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FedRAMP’s Controls, Tasks; QinetiQ’s John Lambeth Comments

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The  General Services Administration has taken another step in implementing FedRAMP by issuing new baseline security controls for federal agencies and cloud providers.

The GSA included measures similar to those in a publication issued in August 2009 by the National Institute of Standards and Technology, according to FedScoop.

Similar measures include using passwords 12 characters long with a mixture of upper and lower case letters, numbers and characters.

The Office of Management and Budget and Federal Chief Information Officer Steven VanRoekel sent a memo to agency chief information officers Dec. 8, 2011, outlining steps agencies should take to begin implementing FedRAMP.

The memo called on the CIO Council to, with 30 days of the memo’s release, publish a baseline of security controls, privacy controls and controls that NIST selected for continuous monitoring.

VanRoekel outlined responsibilities of the four FedRAMP stakeholders, including the Department of Homeland Security, the Joint Authorization Board, the Program Management Office and federal agencies. Each stakeholder plays a part in streamlining processes to “reduce procurement and operating costs,” VanRoekel wrote in the memo.

The Joint Authorization Board will assess contracts. This board consists of DHS, GSA and Pentagon security experts. The board will define and maintain security authorization requirements and approve accreditation criteria for third-party assessment organizations.

The board will establish, review and grant authorizations. The board will also ensure regular updates of authorizations.

DHS will maintain its role as the operational overseer, VanRoekel’s memo said. DHS will coordinate cybersecurity operations and develop monitoring standards and guidance for agencies.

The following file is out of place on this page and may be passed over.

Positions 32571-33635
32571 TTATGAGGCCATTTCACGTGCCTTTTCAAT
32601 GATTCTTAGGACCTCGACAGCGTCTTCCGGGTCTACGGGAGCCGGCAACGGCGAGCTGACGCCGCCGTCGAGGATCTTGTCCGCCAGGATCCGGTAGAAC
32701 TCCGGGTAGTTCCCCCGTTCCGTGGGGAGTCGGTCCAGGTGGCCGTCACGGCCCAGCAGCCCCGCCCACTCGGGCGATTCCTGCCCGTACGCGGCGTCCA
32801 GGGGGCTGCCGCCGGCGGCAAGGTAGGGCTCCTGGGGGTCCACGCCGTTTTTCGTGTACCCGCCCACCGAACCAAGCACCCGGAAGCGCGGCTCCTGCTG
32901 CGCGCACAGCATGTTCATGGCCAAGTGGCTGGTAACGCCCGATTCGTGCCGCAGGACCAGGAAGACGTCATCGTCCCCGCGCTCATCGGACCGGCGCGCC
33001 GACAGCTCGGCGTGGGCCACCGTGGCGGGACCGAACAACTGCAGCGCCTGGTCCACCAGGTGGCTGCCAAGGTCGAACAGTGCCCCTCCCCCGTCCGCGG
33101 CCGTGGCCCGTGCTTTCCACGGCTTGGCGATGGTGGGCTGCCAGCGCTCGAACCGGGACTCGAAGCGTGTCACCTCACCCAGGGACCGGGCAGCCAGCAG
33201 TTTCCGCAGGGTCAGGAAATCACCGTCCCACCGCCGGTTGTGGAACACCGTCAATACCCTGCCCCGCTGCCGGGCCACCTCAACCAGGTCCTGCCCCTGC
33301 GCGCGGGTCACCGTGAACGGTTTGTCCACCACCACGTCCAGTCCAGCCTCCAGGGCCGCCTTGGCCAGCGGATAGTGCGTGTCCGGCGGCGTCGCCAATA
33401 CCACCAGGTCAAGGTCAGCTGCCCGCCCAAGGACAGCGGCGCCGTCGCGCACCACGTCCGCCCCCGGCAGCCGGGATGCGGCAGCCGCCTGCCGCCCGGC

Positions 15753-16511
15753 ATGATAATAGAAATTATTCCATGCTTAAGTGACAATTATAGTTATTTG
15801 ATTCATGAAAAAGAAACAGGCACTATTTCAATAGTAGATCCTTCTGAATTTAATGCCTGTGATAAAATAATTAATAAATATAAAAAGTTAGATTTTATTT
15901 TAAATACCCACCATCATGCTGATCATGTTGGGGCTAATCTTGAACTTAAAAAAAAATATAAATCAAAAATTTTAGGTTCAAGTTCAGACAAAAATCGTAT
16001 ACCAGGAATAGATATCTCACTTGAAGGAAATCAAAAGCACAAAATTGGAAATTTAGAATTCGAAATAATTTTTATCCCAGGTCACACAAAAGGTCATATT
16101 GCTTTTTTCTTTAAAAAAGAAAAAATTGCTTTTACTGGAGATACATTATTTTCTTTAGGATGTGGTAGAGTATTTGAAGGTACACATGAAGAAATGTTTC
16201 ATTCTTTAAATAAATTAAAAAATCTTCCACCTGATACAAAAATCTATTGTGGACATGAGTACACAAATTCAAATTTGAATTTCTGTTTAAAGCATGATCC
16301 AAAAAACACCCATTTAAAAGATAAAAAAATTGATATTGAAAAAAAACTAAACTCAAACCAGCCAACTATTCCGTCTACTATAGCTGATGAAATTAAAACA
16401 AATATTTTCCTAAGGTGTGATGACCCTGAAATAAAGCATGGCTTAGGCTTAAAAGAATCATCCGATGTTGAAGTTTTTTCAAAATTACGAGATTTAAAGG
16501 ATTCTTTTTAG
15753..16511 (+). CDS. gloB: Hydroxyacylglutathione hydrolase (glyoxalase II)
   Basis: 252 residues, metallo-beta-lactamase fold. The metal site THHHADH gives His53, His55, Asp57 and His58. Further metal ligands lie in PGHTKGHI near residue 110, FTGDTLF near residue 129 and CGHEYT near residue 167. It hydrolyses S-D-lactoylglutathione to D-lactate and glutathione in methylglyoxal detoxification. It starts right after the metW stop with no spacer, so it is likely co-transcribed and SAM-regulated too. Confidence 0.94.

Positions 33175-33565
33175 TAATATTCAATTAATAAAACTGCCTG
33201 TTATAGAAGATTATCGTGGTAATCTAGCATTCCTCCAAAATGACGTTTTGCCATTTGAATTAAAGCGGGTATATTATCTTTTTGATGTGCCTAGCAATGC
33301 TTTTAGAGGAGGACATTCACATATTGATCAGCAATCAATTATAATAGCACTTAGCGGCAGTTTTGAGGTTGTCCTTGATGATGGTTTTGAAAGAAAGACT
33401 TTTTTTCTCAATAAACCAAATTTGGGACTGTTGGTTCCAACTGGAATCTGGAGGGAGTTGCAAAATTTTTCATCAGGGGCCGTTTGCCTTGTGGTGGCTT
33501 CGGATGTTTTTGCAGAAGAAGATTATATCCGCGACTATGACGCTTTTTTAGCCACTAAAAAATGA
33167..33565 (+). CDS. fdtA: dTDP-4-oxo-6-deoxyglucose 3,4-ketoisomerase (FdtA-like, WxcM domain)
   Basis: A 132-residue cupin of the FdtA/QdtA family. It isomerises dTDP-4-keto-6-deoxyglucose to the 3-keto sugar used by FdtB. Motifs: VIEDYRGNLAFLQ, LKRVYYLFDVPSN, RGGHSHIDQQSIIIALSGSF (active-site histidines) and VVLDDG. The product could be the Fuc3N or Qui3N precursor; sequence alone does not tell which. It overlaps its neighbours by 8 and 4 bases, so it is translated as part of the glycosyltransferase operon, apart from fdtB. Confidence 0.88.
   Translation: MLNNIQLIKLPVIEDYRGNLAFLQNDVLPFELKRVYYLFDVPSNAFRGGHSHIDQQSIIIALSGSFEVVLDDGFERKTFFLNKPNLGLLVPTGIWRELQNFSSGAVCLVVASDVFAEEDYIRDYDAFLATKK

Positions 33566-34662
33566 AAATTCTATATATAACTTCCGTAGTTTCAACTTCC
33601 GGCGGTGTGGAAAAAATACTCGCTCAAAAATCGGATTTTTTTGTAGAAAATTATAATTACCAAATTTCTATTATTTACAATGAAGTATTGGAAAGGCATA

GSA will establish the FedRAMP Program Management Office, which will create a process for agencies to follow FedRAMP security measures that are established by the Joint Authorization Board.

The office will create a methodology for “harmonizing agency-specific security,” as well as a mechanism to request authorization and guidance, according to the memo. Through the office, GSA will coordinate with DHS for monitoring as well as with NIST to develop a uniform assessment program, VanRoekel said.

It will also establish a central repository detailing requests and develop templates to govern information exchange between departments, agencies and the program management office.

Agencies will use board- and office-established guidelines to ensure that applicable contracts comply with FedRAMP. Agencies will also provide VanRoekel an annual report on certification of cloud services.

VanRoekel also called for standardized contract language to improve the acquisition process. Acoording to VanRoekel, the result is a “repository of authorization packages for cloud services that can be leveraged government-wide.”

John Lambeth of QinetiQ North America

John Lambeth, senior vice president and CIO for QinetiQ North America, sees FedRAMP as a good thing. Lambeth told ExecutiveGov that FedRAMP “will be a facilitator for federal contractors.”

“Much like other compliance frameworks, it provides an auditable and consistent model against which the contractor community can build robust, accredited managed services,” Lambeth said.

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